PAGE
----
Auditing is the review of a company's financial statements by an independent party to determine the validity of the statements and to confirm that the statements conform to GAAP. Public accounting firms are hired by the company to audit the transactions of an organization.
What Do Accountants Do?
Now that we have covered some basic accounting terms and ideas, it is time to look at the specifics of what accountants do. Obviously, accountants are responsible for accounting, summarizing, interpreting, and reporting all financial transactions of a company. With such a broad-based definition, let us look at the specific tasks an accountant in company XYZ would be responsible for:
As you can see from the list, the accountant records, maintains, and in many cases actually processes anything that involves money within an organization. This includes paying all taxes, processing all tax returns, and managing all company assets, including property or real estate and office equipment. It also covers inventory, including the products the company sells and how much company equity is in inventory, as well as all employee payroll and benefits. Additionally, any company investments, future development plans, loans, etc., are handled by the company's accountant or accounting department.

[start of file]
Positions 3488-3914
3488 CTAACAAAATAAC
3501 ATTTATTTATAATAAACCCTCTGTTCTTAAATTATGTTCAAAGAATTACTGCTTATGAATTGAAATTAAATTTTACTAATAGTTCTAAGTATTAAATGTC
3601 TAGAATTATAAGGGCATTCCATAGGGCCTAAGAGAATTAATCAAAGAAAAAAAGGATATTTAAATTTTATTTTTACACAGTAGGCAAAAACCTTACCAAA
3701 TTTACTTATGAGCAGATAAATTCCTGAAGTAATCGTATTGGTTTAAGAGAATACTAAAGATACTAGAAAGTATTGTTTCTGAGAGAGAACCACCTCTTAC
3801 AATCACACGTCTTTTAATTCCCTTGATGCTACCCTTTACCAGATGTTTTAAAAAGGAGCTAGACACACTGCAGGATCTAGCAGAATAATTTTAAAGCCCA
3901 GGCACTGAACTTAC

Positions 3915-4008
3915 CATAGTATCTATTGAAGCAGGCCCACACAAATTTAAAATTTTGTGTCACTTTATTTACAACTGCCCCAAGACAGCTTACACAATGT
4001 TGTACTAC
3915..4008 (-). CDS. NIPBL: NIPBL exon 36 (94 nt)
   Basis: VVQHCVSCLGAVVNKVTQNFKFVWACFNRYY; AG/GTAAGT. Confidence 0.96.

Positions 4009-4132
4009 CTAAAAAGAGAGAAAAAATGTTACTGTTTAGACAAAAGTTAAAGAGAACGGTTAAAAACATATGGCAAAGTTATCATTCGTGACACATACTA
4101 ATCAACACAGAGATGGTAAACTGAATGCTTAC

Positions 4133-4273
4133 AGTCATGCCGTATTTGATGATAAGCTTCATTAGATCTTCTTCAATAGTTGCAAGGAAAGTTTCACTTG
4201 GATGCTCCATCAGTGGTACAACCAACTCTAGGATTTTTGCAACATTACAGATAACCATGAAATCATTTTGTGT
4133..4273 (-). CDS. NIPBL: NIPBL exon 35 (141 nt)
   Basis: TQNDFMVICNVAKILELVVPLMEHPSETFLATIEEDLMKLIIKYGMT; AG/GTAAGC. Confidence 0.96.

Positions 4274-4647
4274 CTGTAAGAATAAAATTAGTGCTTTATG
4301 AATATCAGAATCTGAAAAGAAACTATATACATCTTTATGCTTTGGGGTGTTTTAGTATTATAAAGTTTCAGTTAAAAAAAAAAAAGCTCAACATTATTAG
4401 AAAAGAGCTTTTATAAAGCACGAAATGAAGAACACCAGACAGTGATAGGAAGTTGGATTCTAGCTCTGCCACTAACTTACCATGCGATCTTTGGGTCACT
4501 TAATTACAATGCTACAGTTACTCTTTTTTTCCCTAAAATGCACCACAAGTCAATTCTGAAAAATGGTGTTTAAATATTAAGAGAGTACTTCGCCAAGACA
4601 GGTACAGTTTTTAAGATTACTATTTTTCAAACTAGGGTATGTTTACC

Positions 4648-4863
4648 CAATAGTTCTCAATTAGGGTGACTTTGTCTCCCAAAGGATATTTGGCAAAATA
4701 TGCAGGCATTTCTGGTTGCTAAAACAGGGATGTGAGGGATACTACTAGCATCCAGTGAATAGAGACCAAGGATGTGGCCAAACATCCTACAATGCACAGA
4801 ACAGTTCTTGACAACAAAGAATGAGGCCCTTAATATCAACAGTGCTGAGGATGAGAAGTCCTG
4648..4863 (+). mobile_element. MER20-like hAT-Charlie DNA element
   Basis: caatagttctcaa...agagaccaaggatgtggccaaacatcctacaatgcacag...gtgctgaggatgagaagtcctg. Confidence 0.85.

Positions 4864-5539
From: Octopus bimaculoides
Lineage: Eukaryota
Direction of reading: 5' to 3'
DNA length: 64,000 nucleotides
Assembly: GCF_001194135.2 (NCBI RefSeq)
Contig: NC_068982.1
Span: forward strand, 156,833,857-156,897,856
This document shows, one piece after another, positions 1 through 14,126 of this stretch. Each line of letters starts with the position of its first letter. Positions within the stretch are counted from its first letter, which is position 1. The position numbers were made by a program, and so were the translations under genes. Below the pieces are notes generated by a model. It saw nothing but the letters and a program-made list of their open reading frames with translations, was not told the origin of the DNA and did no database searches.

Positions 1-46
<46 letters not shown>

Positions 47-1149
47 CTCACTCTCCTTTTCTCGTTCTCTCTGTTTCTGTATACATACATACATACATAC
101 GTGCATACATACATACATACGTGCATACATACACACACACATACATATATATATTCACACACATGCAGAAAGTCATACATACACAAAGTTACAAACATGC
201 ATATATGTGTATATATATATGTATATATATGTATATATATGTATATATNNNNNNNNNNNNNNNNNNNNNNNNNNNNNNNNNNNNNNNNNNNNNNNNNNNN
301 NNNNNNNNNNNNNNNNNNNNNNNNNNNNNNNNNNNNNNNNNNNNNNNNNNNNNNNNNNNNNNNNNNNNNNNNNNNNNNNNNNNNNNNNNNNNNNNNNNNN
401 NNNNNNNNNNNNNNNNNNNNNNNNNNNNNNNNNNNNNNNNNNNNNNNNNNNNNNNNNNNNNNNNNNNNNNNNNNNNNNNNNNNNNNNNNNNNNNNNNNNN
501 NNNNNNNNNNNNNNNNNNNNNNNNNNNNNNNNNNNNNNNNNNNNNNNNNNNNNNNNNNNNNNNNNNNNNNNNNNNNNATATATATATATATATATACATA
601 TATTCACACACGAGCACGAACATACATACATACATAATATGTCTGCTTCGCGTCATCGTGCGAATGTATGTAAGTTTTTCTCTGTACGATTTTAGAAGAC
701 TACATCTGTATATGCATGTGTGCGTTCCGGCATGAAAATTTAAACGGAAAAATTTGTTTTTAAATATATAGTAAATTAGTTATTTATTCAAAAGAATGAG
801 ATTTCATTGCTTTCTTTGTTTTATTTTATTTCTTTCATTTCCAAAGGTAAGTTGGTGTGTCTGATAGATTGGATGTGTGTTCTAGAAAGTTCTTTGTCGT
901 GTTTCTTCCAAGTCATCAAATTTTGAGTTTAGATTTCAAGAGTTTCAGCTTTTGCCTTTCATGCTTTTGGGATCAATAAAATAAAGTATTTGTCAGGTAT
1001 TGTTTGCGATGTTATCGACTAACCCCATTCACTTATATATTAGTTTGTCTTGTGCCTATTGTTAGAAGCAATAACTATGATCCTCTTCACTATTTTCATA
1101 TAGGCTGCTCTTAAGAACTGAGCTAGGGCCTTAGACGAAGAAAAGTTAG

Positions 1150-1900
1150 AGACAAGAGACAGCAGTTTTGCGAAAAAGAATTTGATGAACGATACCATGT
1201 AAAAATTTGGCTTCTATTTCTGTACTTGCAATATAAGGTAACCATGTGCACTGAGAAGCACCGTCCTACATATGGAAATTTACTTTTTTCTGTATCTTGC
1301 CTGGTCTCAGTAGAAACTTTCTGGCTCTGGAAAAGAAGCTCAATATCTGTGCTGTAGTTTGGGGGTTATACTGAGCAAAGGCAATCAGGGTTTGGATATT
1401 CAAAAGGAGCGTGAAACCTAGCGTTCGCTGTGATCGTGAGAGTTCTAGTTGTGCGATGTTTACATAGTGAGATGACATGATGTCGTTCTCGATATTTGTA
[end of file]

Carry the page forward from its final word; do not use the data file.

The Fundamental Accounting Equation
As crazy as it sounds, all accounting can be lumped into one standard equation. While we will discuss this equation in detail later, we will go over it now, as it is fundamental: